Every now and then, I take part in different science communication projects. Here are a few:
August 10 2020
In late April, the Toronto Science Policy Network launched a survey to understand the impact of COVID-19 on graduate students across Canada. This survey was open from April 22nd, 2020 to May 31st, 2020, collecting a total of 1,431 responses. Based on survey findings, we made several recommendations to ensure graduate students receive support as Canada slowly begins to recover from the effects of the COVID-19 pandemic.
Every year, the Gairdner Awards celebrate science and research excellence in the medical health areas. In collaboration with the Canadian Society of Molecular Biosciences and the Michael Smith Laboratories at UBC, a series of articles, comics, videos and accompanying lesson ideas were created to celebrate the science of a selection of the 2020 Canada Gairdner Awardees.
I wrote about Drs Quarraisha & Salim Abdool Karim, in a piece titled “Beyond the ABCs: How to Prevent HIV.” The Karims developed a gel to prevent sexually acquired HIV infections in women, and empowered women to protect themselves.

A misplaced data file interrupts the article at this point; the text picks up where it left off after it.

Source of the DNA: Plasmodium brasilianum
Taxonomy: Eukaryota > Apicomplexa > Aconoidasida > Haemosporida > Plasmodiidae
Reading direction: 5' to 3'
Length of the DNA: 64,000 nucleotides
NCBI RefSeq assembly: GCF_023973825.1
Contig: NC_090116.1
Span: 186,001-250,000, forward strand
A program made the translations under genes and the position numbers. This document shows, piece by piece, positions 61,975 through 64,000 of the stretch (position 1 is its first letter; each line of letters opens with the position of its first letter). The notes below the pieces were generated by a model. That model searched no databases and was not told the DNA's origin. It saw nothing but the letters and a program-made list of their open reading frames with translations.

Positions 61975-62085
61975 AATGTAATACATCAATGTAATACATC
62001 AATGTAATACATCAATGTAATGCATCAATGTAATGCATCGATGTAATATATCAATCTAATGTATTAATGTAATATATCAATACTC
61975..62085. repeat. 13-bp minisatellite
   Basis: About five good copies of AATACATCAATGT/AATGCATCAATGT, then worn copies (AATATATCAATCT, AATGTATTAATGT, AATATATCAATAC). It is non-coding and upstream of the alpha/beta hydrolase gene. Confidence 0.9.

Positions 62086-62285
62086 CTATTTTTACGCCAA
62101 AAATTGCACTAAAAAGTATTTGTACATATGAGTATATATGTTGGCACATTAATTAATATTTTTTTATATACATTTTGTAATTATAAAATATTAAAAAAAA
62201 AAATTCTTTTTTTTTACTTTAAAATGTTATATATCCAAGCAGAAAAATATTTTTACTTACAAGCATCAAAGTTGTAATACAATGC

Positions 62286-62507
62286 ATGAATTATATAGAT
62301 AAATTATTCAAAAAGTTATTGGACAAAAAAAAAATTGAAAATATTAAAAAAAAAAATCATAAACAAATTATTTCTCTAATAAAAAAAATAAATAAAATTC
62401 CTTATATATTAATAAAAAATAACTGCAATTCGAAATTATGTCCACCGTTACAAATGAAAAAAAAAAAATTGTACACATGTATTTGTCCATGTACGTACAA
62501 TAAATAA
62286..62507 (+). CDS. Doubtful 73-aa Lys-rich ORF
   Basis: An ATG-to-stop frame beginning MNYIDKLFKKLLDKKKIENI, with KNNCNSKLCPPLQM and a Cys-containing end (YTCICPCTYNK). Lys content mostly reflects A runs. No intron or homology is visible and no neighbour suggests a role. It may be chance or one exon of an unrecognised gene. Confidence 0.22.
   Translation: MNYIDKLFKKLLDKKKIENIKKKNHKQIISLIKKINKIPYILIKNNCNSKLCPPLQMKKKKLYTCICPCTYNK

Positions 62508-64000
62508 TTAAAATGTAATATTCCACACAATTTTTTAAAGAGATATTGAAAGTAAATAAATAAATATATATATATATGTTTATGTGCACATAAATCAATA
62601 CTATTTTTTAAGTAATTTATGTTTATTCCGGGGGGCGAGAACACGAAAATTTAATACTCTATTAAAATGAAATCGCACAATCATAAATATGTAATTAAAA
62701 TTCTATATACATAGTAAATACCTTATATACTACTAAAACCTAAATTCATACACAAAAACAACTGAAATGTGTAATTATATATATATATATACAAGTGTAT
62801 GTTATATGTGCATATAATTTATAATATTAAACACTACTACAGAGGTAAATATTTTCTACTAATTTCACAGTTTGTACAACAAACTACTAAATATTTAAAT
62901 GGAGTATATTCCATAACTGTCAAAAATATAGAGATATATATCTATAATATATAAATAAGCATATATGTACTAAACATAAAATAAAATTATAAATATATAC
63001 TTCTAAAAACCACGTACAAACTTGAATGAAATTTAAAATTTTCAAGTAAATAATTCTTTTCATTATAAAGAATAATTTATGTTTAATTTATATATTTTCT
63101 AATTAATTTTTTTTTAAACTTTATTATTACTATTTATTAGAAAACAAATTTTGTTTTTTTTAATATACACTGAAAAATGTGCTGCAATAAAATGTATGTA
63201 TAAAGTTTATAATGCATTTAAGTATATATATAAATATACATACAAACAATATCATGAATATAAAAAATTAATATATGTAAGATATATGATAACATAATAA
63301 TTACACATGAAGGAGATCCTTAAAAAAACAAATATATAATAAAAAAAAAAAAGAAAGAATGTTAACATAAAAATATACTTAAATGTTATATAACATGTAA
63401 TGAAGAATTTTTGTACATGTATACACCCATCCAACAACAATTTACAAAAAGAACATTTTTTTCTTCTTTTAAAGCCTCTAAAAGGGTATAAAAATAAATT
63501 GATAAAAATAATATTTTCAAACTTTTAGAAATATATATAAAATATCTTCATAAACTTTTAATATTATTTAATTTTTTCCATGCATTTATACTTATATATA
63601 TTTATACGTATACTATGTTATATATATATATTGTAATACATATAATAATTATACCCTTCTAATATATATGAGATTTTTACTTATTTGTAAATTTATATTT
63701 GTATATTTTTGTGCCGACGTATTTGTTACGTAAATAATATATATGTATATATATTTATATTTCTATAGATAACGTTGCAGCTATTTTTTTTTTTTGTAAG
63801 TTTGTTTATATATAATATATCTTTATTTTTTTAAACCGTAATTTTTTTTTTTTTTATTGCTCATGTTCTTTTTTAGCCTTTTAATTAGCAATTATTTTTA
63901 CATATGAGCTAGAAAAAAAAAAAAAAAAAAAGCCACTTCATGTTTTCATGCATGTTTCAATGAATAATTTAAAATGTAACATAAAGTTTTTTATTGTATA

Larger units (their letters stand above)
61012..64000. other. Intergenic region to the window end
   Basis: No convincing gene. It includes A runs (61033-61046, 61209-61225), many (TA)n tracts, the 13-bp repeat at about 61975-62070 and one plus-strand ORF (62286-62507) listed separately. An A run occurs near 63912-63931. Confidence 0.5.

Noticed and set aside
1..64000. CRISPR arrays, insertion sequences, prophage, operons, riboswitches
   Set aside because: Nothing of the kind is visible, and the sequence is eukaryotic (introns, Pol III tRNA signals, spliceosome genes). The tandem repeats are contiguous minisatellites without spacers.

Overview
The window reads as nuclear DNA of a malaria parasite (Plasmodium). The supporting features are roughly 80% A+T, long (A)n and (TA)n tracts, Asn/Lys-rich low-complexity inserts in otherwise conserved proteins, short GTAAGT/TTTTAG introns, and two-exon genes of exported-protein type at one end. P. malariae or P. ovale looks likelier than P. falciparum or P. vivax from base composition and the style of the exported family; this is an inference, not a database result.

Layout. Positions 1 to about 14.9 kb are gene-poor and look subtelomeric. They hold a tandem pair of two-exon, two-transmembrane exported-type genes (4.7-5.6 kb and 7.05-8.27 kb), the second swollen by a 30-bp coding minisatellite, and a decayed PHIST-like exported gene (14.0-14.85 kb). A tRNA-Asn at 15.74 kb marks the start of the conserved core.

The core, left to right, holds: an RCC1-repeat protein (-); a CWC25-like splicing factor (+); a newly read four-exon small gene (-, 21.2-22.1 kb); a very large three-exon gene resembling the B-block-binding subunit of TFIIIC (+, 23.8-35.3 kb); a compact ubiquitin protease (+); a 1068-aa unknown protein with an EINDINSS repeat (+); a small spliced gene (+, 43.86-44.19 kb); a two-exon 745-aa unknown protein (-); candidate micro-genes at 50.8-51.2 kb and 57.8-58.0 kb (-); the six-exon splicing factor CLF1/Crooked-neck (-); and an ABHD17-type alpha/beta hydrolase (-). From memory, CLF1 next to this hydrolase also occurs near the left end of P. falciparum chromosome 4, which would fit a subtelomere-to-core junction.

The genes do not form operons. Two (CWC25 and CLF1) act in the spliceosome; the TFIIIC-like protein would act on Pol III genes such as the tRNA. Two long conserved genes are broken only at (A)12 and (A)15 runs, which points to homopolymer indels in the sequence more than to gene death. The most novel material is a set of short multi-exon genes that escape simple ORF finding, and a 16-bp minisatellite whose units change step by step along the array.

Art by Armin Mortazavi.
17 March - 16 April 2021
In this project, we are crowd-sourcing speaking fees and honoraria from across STEMM disciplines, career stages, geographies, and contexts in order to create a transparent public-facing resource and make it easy for anyone giving an invited talk, of any kind, to seek compensation and point to a resource to justify their “ask”.
Twitter Takeovers, Gairdner Foundation
I occasionally take over the Gairdner Foundation's Twitter account, where I live-tweet about virtual panels. Here are all of my takeovers:
Preparing Plain Language Summaries, Evidence for Democracy
Research often involves high level scientific or technical components that are not usually accessible to non-specialist readers. To complicate matters further, there is also a lack of standardized tools or practices across institutions to guide public science communication in ways that make science comprehensible and useful to stakeholders.
This is where plain language — and our new toolkit, Preparing Plain Language Summaries, — can help.